Thursday 8th July 2021 was D day for the 32 teams in three classes at the 8th Monaco Energy Boat Challenge. After a year of restrictions due to the pandemic, the 22 universities from Europe and rest of the world were finally able to show off the fruits of their research. It was their first confrontation on the water off Quai Rainier III, starting with a parade, followed by sea trials and an afternoon of qualifying heats for the races the next day.
There was little room for error in the three categories in competition: Energy Class and its 19 protagonists, Solar Class (10 boats) and Open Sea Class (5 boats). The sun shone and sea and wind conditions were ideal for these prototypes of the future which the following day would have to demonstrate their seaworthiness, speed, endurance, manoeuvrability and above all reliability.
The sound of silence
The three classes of futuristic boats here in Monaco were invited to show off their advantages, silence, performance and economy, in bespoke events for each, the Energy and Solar classes racing round a half nautical mile course, aiming to do as many laps as possible off the main harbour wall.
Before the following day’s big 16 nautical mile Monaco-Ventimiglia-Monaco race, Open Sea Class competitors had to prove how well their vessels manoeuvre in a restricted space. Docking, reversing, mooring recovery, 360°, buoy recovery – all the seamanship exercises required of a mariner, under the merciless sanction of the stopwatch. Lanéva Boat won ahead of Candela and Tenderworks.
This is in effect a one design class, launched in 2018 by Yacht Club de Monaco which supplies each team with an identical 5m catamaran hull. These small 250kg prototypes are like mini-laboratories of innovation experimenting with a host of different approaches: fuel cell, heat recovery to optimise propulsion and artificial intelligence to name a few.
In the Solar Class, a prototype is drawing energy from an onboard reserve continuously being recharged by solar panels on the deck. With a length of 7m, these prototypes are capable of carrying their 140kg weight at nearly 25 knots!
Open Sea Class
Boats faced a rally to Ventimiglia in Italy from Monaco and back, a coastal course of 16 nautical miles (29.6km). These boats are already impressing with their performance, as evidenced by Vita X which racked up 44 knots in absolute silence, apart from the sound of water flowing along its 10m length hull.
Meanwhile on land amazing technological innovations were being discussed.
Hydrogen at the heart of the 8th edition
Specialists, ecologists and economists all spoke of this solution that has the wind in its sails. Indeed, green hydrogen can be compressed and stored to be used on demand as a green fuel or converted back into electricity via a fuel cell. It’s the latter that keeps a vehicle running. The result is zero emissions of particulates or greenhouse gases on a journey, as the engine is only emitting water vapour.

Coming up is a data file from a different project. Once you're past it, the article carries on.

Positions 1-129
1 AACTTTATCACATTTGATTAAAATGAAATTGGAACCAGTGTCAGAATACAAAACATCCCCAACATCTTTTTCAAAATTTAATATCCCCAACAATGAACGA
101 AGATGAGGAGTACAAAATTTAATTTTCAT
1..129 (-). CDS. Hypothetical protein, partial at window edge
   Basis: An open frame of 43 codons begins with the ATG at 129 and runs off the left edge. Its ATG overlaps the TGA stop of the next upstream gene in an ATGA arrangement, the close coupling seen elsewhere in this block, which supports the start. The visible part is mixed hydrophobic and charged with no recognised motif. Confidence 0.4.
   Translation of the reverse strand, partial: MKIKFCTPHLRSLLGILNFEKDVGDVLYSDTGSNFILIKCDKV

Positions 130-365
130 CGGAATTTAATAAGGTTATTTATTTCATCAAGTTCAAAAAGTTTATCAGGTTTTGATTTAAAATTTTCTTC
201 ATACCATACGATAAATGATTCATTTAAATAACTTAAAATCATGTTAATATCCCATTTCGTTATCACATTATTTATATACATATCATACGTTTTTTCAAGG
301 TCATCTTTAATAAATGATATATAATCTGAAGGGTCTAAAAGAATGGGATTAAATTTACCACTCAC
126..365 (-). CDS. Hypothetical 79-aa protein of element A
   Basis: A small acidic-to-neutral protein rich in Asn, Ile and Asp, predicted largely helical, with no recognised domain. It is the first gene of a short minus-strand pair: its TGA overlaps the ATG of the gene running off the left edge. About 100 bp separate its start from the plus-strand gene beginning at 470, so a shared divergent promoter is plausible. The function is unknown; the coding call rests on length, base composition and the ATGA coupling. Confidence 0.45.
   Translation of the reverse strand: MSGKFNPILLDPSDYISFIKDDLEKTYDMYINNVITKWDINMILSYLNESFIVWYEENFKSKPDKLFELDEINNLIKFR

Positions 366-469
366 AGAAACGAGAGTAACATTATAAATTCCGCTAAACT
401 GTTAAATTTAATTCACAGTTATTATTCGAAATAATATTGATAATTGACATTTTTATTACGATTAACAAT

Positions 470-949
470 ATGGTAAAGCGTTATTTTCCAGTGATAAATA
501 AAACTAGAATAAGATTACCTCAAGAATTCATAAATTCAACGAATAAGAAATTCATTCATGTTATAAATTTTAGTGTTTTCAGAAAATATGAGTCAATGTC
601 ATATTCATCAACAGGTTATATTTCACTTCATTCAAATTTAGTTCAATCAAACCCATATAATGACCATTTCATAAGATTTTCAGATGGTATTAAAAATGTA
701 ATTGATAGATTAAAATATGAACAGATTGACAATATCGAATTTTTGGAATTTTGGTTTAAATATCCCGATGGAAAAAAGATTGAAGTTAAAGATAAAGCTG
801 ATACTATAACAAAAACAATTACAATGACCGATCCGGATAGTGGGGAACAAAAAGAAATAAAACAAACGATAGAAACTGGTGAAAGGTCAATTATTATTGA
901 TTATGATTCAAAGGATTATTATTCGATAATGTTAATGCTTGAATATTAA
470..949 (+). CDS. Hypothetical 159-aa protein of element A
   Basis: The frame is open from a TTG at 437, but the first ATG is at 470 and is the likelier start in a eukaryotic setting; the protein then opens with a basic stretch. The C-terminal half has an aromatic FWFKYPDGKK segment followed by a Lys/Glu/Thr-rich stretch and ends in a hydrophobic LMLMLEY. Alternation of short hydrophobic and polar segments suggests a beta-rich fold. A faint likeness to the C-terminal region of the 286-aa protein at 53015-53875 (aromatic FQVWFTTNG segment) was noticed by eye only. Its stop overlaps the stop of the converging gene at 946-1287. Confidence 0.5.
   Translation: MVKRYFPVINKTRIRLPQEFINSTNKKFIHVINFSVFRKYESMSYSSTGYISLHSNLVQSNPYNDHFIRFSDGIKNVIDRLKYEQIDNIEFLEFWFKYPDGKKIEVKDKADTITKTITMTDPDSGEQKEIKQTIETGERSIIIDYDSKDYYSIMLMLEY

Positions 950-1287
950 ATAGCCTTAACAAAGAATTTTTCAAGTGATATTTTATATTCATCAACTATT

The team from Mines ParisTech have been working hard with Ferme 3D to develop a revolutionary propellor printed in 3D.
The multiple world record holder for speed on a kiteboard and first man to break 100km/h on water under sail, Alex Cayzergues was in Monaco to shed light on his Syroco project, a speed-craft designed to smash the speed record on water propelled only by the wind. His goal: 150km/h!
A world first – a solar powered foiling prao!
Seven metres in length, with solar panels and complex outrigger, that has the potential to top 30 knots, the Swiss Solar Boat is no ordinary boat. It is in the shape of a prao, an asymmetrical multi-hull inspired by Polynesian dugout canoes.
Two Further Days of Competitions Galore
The Monaco Energy Boat Challenge reached a peak on the third and final day of races with an endurance challenge and speed duels. There to see them were HSH Prince Albert II with his distinguished guest the explorer Mike Horn.
The Open Sea Class faced their toughest endurance test yet. Hynova pulled off the best performance, almost equal on points with the Candela team.
For those in the Energy and Solar classes the morning was spent on a spectacular timed with elimination slalom event. No surprise to see Sunflare Solar Team triumph ahead of the Swiss students from Lausanne’s EPLV on their foiling Swiss Solar Boat, and the Dutch students on HAN Solar Boat. In the Energy Class, the Italians with their Uniboat dominated as they had done all week, to consolidate their position ahead of the Monegasque E-Racing Team and the students from Capgemini Engineering.
What a show in the marina! The afternoon was dedicated to the “Championship Race”.
In the Solar Class, Sunflare again showed its superiority, beating the Lausanne EPLV Swiss team’s prao in the best of three races.
In the Energy Boat Class, the Bologna University students consolidated their success, their hydrogen prototype winning the final ahead of the Monegasque E-Racing Team.